Drug Developed At University of California, Davis (UCD) May Prevent Breast Cancer, Treat Post-Menopausal Vaginal Atrophy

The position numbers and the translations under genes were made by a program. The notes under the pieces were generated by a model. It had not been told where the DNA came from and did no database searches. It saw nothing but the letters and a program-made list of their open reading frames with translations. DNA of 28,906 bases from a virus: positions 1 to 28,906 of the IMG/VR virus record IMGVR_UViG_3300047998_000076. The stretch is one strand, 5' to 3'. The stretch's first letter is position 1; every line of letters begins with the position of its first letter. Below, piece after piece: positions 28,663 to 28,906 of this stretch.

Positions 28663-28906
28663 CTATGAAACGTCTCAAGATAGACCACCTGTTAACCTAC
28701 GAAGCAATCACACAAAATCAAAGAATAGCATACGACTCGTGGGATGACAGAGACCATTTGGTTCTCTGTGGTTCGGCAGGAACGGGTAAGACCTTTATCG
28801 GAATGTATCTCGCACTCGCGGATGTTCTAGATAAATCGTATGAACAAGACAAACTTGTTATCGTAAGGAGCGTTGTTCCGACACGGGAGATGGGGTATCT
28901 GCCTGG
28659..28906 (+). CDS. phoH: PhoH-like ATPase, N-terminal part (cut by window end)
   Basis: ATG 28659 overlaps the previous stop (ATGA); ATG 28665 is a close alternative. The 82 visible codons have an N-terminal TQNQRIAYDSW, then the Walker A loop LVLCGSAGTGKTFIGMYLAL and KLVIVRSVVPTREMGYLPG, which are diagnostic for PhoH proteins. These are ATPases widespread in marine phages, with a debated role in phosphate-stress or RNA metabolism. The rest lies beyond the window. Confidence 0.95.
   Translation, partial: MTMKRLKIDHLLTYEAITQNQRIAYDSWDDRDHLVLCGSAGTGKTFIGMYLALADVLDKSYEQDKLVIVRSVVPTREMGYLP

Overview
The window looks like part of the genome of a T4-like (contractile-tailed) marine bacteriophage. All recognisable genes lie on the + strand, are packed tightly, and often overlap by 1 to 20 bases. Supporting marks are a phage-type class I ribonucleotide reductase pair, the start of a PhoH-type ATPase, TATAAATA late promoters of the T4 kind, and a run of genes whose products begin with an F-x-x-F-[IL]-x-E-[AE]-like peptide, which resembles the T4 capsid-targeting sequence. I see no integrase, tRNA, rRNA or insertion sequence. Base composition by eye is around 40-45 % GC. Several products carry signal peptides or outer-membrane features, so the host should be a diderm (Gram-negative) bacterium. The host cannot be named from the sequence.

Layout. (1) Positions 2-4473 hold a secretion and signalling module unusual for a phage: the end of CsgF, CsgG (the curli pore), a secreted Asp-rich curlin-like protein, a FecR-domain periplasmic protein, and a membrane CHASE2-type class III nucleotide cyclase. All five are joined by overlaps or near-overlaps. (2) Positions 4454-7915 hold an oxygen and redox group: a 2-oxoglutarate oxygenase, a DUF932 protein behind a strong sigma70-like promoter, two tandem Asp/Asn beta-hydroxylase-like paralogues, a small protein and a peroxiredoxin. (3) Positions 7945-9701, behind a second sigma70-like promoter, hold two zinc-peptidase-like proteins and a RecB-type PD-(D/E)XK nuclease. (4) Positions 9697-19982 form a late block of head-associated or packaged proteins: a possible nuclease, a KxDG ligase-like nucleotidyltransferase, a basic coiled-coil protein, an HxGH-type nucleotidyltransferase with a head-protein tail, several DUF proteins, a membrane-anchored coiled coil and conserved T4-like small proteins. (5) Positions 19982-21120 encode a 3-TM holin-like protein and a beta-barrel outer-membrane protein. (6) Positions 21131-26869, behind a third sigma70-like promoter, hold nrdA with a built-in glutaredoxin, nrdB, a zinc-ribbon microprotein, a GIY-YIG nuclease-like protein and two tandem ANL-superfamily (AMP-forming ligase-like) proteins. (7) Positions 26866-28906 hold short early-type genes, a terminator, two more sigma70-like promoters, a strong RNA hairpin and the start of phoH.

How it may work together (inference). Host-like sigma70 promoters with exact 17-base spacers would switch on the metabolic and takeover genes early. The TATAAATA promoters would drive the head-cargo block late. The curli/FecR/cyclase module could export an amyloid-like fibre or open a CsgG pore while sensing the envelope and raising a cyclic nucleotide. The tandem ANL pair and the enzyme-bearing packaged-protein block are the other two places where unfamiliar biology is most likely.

A tamoxifen-like drug developed by UC Davis and Finnish researchers, now in clinical testing as a treatment for vaginal atrophy, may also help to prevent breast cancer, two preliminary studies suggest. The studies, based on research in a mouse model of human breast cancer, will be published in the November issue of the Journal of Steroid Biochemistry and Molecular Biology and the December issue of Breast Cancer Research. "These reports indicate that prevention of breast cancer may be another benefit of the use of ospemifine," said Michael W. DeGregorio, a professor of medicine at UC Davis. "The findings are very encouraging." DeGregorio is senior author of the November article and a contributing author of the December paper. He has spent the last 20 years developing ospemifene in collaboration with Risto Lammintausta, managing director of Hormos Medical Corp. in Turku, Finland. Ospemifene is now being developed by QuatRx Pharmaceuticals, an Ann Arbor, Mich.-based biopharmaceutical company that recently merged with Hormos Medical Corp. The drug is expected to enter Phase 3 clinical testing in the United States early next year for the treatment of vaginal atrophy, a common condition among postmenopausal women. Ospemifene is one of a class of drugs called selective estrogen receptor modulators. The well-known agent tamoxifen, used to prevent breast cancer in women at high risk for the disease, and raloxifen, currently used to prevent bone fractures in women with osteoporosis, belong to the same class. In the Journal of Steroid Biochemistry and Molecular Biology, DeGregorio and his colleagues at UC Davis compared the ability of ospemifene, tamoxifen and raloxifen to inhibit breast cancer in mice exposed to a carcinogen. Ospemifene and tamoxifen both inhibited breast cancer development: Mice in the ospemifene group were 95 percent less likely than mice in the control group to develop breast cancer. Raloxifen had no such effect. The study is available online in advance of its publication in print at www.sciencedirect.com. The second study, led by Jeffrey P. Gregg, an associate professor of pathology and laboratory medicine at UC Davis, reports that in a mouse model, both tamoxifen and ospemifene inhibited the growth and progression of pre-malignant breast lesions that closely resemble human ductal carcinomas in situ. Both these agents decreased the growth of the lesions by reducing the proliferation rate of the precancerous cells. The article is available online in advance of its print publication date at www.breast-cancer-research.com.